Apologies to people who believe in efficient markets and similar orthodoxy ;-)
Long Term Capital Management
One student asked about Berkshire’s role in the Long-Term Capital Management (LTCM) crisis that rocked the financial markets in 1998. It was obvious that Warren wished that he had been able to buy LTCM’s positions when the Fed forced a resolution of the crisis that was crippling the government bond market.
The LTCM crisis was a ready-made example of Warren’s philosophy of buying firms when the economics was right, yet fear ruled the markets. He noted that “off-the-run” (non-benchmark) government bonds were selling to yield 30 basis points more than the “on-the-run” (benchmark) bonds that were maturing just six months later. He rightly claimed that this made no sense economically.
LTCM had taken a huge leveraged position in these bonds when the spreads were much smaller, but didn’t have the collateral to hold on to it when the spread widened. Buffett quoted John Maynard Keynes, who wrote in 1931 that “The market can stay irrational longer than you can stay solvent.” As the spread widened, Keynes’ dictum became devastatingly relevant for LTCM. But Berkshire, with its huge cash hoard, could withstand the pressure of even more market irrationality before the spread eventually returned to normal.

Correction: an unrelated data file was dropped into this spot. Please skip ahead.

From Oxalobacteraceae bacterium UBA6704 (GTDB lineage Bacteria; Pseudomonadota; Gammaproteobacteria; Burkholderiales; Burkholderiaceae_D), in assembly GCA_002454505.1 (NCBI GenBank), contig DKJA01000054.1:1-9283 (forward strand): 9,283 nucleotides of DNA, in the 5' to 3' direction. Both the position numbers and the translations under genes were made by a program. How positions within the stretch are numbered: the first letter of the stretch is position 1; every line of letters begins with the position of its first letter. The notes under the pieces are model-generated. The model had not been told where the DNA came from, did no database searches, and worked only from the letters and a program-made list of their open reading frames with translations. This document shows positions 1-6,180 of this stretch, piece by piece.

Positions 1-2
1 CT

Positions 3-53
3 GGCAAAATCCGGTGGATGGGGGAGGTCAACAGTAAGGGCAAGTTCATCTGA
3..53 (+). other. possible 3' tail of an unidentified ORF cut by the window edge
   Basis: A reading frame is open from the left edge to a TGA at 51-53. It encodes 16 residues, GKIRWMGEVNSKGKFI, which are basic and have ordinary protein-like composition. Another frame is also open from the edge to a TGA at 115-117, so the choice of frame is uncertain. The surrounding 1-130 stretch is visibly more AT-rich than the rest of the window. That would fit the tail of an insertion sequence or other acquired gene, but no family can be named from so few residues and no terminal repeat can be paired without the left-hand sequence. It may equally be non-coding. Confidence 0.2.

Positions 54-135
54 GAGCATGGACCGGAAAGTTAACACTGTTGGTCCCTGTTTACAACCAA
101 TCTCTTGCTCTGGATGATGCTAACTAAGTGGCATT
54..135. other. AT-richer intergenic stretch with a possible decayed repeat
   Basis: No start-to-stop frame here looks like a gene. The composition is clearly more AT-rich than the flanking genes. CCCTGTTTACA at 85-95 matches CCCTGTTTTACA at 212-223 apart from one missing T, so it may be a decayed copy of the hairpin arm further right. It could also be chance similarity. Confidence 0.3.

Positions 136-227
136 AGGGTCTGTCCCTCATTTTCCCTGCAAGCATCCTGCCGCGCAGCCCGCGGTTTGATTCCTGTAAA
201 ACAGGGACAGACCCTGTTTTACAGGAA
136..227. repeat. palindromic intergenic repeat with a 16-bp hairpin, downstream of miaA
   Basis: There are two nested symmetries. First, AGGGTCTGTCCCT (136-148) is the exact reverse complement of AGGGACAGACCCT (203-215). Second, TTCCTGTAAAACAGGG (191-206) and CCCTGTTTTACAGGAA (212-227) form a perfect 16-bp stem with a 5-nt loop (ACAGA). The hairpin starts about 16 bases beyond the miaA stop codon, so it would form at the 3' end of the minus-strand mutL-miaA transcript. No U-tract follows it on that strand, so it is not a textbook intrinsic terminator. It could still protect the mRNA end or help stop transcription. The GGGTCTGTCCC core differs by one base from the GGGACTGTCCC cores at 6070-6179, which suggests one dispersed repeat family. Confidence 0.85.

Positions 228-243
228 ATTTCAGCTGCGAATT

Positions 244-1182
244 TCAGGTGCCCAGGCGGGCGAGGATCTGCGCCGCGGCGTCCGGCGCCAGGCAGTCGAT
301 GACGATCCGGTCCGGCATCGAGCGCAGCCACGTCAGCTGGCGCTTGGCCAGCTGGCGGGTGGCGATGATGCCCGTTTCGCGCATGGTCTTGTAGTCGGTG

Unfortunately, Warren was never able to consummate the deal. He had been invited by Bill Gates to vacation in Alaska when the crisis broke and it was hard to negotiate such a deal on a cell phone. Eventually the banks holding the collateral made a deal with LTCM and Berkshire didn’t have a chance to top their offer.
Warren is philosophical about the loss of this opportunity, noting it was the most expensive vacation he ever took. “Bill Gates cost me about $3 billion,” he shrugged. But that incident certainly has not soured their friendship and didn’t prevent him from giving the Bill and Melinda Gates Foundation the lion’s share of his wealth.